“On the third day of Christmas, my true love gave to me,
Three declined cards,
Two cash advances,
And thirty days in-te-rest freeeeee!”
Ever wonder what Christmas carols would sound like if they were written today? There’d probably be a lot less about piper’s piping and partridges in pear trees, and a bit more about the madness of trying to put on the perfect Christmas without breaking the bank – or going a bit mad. Perhaps an urban legend of a parent who braved a Westfield on Christmas Eve and lived to tell the tale.
If this sounds familiar, here are a few steps you can take to help reduce the financial stress of the silly season.
- Make a list
Every time you hit the shops (because let’s be honest, it’ll take more than one go), make a list before you leave (but after you’ve eaten, to avoid hunger-based snack purchases). This goes for everything from gifts and Christmas Day food, to decorations and extra furniture/linens for holiday guests.
- Set your own budget
You don’t have to keep up with the Joneses this Christmas. In fact, we’ll let you in on a little secret. Those families in the ads and magazines – the ones with themed outfits and perfect table settings for their gourmet feasts – don’t actually exist. So take the pressure off, and set a Christmas budget that works for you.
- Shop around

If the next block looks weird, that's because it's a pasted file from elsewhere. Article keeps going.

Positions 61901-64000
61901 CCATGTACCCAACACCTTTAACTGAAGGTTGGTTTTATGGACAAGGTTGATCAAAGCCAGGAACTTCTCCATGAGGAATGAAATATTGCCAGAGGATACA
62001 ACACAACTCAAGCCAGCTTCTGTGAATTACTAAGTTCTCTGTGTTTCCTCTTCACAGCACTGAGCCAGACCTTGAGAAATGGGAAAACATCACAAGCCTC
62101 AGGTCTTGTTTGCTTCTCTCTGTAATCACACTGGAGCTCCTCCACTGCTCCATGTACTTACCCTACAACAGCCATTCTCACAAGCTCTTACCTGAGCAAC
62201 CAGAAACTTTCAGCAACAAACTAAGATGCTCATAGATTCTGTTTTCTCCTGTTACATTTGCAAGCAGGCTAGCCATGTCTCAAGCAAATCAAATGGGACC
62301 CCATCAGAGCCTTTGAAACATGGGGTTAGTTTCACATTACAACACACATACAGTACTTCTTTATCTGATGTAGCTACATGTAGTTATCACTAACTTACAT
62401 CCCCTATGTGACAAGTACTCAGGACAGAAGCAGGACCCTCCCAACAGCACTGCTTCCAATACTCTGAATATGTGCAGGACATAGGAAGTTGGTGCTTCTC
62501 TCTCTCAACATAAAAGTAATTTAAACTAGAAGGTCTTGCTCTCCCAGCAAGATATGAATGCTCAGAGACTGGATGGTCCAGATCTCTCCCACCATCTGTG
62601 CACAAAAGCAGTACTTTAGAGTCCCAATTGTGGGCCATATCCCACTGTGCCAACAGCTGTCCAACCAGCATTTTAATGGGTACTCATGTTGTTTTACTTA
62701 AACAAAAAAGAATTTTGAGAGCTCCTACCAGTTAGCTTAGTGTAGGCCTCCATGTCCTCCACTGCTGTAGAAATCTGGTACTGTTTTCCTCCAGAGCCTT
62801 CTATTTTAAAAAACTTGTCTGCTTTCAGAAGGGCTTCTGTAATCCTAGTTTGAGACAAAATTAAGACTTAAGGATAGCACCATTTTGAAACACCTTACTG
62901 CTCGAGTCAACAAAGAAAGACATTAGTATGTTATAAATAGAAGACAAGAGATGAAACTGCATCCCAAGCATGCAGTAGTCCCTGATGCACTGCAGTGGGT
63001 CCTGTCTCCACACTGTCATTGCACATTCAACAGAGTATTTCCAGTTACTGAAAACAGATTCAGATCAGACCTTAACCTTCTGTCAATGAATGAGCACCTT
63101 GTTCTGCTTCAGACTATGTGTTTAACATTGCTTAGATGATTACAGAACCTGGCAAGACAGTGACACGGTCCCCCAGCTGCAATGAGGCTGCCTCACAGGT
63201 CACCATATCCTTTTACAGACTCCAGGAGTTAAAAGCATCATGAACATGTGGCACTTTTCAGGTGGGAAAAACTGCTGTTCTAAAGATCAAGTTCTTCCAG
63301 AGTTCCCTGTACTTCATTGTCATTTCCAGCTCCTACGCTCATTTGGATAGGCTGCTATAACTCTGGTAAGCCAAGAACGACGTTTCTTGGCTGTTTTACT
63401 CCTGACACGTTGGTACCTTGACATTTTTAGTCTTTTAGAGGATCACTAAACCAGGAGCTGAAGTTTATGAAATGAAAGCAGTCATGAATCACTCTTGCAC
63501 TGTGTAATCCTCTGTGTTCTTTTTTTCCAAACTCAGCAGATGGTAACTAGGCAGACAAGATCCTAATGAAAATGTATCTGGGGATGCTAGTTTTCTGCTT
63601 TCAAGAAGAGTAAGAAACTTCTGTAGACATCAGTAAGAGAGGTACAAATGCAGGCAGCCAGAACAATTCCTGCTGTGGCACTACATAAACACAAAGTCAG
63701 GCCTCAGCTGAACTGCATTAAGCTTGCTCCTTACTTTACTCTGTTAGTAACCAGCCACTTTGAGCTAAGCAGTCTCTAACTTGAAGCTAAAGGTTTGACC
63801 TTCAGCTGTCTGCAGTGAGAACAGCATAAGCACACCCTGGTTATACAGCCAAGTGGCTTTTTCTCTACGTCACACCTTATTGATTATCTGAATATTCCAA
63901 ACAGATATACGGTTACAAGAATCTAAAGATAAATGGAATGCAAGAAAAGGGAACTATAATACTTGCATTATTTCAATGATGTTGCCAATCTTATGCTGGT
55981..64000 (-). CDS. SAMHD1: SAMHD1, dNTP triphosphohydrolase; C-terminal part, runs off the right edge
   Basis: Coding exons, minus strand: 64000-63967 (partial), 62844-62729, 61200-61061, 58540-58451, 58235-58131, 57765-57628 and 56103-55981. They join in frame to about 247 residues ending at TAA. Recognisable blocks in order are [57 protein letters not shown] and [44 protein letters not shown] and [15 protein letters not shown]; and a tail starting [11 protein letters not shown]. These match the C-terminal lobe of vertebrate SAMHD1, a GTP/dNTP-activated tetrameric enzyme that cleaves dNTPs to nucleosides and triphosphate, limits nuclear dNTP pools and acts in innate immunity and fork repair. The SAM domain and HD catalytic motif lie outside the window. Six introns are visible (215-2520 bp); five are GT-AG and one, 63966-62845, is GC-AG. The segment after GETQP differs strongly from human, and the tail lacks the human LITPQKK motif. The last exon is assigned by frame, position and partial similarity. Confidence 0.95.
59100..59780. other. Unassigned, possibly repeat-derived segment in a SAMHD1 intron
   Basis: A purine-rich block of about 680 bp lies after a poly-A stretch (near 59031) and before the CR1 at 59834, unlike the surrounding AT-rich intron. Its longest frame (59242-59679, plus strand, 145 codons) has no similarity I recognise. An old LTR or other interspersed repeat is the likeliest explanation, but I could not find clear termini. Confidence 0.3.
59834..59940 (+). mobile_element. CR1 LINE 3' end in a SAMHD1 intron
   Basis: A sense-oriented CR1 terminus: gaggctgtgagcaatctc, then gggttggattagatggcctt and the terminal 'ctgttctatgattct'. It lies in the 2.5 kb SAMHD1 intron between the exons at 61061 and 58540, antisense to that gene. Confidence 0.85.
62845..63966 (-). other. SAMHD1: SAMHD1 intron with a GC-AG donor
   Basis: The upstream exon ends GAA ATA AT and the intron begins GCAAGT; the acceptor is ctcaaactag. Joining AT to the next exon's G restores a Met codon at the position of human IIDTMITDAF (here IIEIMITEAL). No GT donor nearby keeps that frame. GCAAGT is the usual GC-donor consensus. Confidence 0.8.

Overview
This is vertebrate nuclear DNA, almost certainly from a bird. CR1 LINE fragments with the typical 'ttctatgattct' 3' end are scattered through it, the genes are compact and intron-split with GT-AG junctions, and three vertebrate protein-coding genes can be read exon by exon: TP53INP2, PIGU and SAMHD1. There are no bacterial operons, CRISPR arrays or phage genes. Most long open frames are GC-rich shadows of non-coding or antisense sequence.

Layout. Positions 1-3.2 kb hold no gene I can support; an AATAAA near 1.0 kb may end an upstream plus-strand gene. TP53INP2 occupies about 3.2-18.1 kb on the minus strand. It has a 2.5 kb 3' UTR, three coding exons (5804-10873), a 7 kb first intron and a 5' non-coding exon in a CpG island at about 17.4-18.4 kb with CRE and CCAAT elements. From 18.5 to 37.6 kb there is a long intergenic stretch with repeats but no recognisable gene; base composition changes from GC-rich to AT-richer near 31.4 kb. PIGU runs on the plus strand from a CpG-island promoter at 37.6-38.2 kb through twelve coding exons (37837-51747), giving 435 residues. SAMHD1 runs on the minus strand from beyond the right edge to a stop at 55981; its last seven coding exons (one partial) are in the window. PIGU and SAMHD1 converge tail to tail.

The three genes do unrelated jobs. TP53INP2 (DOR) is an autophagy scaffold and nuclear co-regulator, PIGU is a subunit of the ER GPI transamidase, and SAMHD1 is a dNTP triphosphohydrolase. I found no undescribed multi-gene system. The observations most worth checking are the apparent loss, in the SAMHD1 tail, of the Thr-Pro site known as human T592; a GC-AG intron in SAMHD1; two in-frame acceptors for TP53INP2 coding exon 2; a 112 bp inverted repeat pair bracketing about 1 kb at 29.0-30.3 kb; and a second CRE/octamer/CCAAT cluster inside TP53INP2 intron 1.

Don’t limit yourself to the big city department stores, malls and supermarkets to get great gifts. Don’t forget to shop local as much as you can – often the prices are the same and it helps keep our local towns thriving. Have a look online (handy for comparison shopping!), hit the outlets, or even go second-hand.
- Get creative
When it comes to gifts, bigger (and designer branded) isn’t always better. Think handmade gifts, like food or personalised crafts. Alternatively, give an experience rather than a present – it gives the recipient something to look forward to after the holidays are over. It can be a good idea to organise a Kris Kringle or Secret Santa for your close family or friend group, so you only have to buy one present.
- Shop with purpose
Set a time limit as well as a budget before you leave the house. If possible, plan in advance exactly what stores you’ll be visiting, as it’s easy to get distracted amongst the crowds and glitzy store displays.
- Track your spending
Ever finish a day of holiday shopping and forget what you’ve bought? Set a reminder for yourself to check your banking app or spending tracker every few hours to keep an eye on where your money is going.
Donating money gives you a feel-good boost, and the difference your dollars can make can really put the rest of your ‘must-have’ expenses in perspective.
- Share the load
If you’re hosting on Christmas Day, ask others to bring food or drinks; don’t feel like you need to bear all the costs of hosting. If you’re not hosting, offer to help out the person who is. They’ll appreciate the gesture.
- Avoid credit
Take out cash or use your debit card where possible to reduce the January credit card hangover.
- Reduce, reuse, regift
Everyone’s got a drawer (or a whole cupboard…) of unwanted gifts that are still somehow too good to give away. A little thoughtful regifting is not only good for the environment, it’s a budget-friendly move.
- Plan ahead
Start planning ahead for next year while the experience (or stress) of organising this Christmas is still fresh in your mind. Who knows – you could pick up a few timeless gifts at bargain prices in those Boxing Day sales!
- And finally – make merry!
After all the lead up, you deserve to relax and enjoy the day and the joys of the festive season.